In California, sea-level rise during the 21st century threatens to accelerate coastal cliff recession rates. To forecast such changes for managers and policymakers, models must play a key role. In this paper, we extend a ~70-year long dataset of measured historic sea cliff retreat rates in Southern California into the 21st century using a suite of simple analytical and empirical models. Ensemble results suggest that coastal cliff recession rates could increase on average by 0.09-0.22 m yr-1 for a 0.5-1.0 m rise in sea level by 2100, 27-67% faster than historical rates. The basic models used herein will serve as a baseline against which more complex, process-based and statistical (Bayesian) forecasts will be compared. The application of different models, with varying levels of detail, to the same geomorphic problem will provide a comprehensive forecast and address the question of how to reduce model complexity while minimizing uncertainty.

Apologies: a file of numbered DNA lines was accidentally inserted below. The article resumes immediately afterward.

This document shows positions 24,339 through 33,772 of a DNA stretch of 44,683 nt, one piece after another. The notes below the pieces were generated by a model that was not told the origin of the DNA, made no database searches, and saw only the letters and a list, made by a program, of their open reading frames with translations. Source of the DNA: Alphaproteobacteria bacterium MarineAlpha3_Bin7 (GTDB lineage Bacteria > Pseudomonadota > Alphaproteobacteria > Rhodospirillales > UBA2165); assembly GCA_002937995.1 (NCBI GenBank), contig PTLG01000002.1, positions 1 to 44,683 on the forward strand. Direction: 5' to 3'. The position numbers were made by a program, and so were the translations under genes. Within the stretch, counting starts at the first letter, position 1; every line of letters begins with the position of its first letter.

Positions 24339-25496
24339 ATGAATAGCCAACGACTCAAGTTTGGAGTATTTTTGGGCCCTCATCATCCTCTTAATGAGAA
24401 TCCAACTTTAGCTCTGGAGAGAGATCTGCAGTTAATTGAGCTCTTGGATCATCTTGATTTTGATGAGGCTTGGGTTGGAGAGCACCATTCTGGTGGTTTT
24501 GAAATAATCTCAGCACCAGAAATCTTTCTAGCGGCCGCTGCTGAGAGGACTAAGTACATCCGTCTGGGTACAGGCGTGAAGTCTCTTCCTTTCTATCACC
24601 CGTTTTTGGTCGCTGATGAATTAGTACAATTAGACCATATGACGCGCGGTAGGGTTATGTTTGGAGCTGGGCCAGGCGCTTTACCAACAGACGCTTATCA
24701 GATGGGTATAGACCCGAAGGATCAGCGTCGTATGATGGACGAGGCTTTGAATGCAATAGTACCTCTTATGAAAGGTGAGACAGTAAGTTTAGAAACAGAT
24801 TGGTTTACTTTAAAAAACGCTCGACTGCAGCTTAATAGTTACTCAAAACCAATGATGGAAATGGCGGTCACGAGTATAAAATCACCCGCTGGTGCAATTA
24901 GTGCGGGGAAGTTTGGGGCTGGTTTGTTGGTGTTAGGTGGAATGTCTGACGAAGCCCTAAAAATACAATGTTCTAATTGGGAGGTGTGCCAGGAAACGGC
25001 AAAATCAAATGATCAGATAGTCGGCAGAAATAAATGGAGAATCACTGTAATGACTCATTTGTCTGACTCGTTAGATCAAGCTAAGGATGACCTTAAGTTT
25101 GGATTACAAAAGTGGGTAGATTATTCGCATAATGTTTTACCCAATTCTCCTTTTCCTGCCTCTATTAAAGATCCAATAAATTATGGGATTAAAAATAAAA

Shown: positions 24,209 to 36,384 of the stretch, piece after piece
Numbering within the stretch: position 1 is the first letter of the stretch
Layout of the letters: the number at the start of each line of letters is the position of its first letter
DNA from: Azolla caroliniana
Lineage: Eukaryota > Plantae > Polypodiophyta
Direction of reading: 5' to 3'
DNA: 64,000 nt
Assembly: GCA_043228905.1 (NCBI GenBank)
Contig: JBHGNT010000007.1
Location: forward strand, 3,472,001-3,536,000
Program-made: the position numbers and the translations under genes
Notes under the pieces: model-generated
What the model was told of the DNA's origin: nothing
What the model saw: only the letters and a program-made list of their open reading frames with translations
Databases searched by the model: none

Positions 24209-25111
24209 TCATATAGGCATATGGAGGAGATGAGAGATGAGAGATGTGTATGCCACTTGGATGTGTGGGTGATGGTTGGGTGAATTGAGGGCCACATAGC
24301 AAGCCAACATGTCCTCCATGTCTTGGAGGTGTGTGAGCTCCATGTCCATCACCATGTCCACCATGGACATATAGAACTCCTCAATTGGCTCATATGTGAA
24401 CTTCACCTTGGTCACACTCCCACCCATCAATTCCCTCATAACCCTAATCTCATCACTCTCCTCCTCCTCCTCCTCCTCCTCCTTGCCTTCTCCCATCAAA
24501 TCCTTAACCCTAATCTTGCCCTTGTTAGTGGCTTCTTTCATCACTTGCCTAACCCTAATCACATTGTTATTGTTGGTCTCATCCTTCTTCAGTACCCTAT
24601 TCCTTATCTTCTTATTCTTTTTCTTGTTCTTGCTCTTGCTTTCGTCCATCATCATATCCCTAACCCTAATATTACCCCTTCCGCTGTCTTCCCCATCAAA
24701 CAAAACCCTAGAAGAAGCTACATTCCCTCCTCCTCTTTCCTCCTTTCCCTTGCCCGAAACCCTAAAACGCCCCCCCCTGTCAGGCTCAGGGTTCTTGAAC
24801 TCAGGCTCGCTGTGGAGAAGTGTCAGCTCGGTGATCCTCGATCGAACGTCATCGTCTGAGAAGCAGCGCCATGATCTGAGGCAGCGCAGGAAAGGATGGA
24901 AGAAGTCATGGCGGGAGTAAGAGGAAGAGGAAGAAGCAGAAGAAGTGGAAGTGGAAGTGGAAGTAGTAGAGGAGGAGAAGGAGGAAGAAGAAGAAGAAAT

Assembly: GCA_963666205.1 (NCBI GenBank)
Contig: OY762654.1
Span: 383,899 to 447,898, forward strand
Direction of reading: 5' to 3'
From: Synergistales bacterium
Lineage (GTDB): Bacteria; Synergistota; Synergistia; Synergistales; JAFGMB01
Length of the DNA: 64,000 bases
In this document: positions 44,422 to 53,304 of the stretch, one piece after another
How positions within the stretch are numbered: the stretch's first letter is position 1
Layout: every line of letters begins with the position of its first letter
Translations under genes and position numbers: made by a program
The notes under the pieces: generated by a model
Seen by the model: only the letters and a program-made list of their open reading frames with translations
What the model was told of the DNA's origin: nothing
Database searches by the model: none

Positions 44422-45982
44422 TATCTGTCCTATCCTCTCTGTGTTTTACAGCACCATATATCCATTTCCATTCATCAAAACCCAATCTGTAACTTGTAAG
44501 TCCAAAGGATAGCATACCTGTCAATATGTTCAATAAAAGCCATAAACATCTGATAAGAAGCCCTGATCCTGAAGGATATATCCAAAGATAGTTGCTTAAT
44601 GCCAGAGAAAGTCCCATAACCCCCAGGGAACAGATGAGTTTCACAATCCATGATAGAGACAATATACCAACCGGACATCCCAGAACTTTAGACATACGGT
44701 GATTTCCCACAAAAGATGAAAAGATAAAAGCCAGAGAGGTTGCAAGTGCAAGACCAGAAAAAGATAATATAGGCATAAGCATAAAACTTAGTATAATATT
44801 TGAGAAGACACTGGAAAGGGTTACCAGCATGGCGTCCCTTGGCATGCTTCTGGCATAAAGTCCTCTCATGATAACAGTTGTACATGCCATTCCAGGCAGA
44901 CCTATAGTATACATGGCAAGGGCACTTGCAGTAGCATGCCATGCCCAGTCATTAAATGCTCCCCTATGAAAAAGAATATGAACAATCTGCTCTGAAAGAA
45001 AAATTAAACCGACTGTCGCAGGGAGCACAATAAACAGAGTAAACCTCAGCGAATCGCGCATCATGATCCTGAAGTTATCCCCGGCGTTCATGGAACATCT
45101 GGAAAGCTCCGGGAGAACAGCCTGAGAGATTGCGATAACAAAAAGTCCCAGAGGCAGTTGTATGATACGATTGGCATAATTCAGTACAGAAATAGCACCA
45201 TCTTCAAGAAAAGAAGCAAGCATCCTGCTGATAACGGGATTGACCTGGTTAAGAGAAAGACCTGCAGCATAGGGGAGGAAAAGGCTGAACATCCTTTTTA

|Title||Towards forecasting the retreat of California’s coastal cliffs during the 21st century|
|Authors||Patrick W. Limber, Patrick L. Barnard, Cheryl Hapke|
|Publication Type||Conference Paper|
|Publication Subtype||Conference Paper|
|Record Source||USGS Publications Warehouse|
|USGS Organization||Pacific Coastal and Marine Science Center|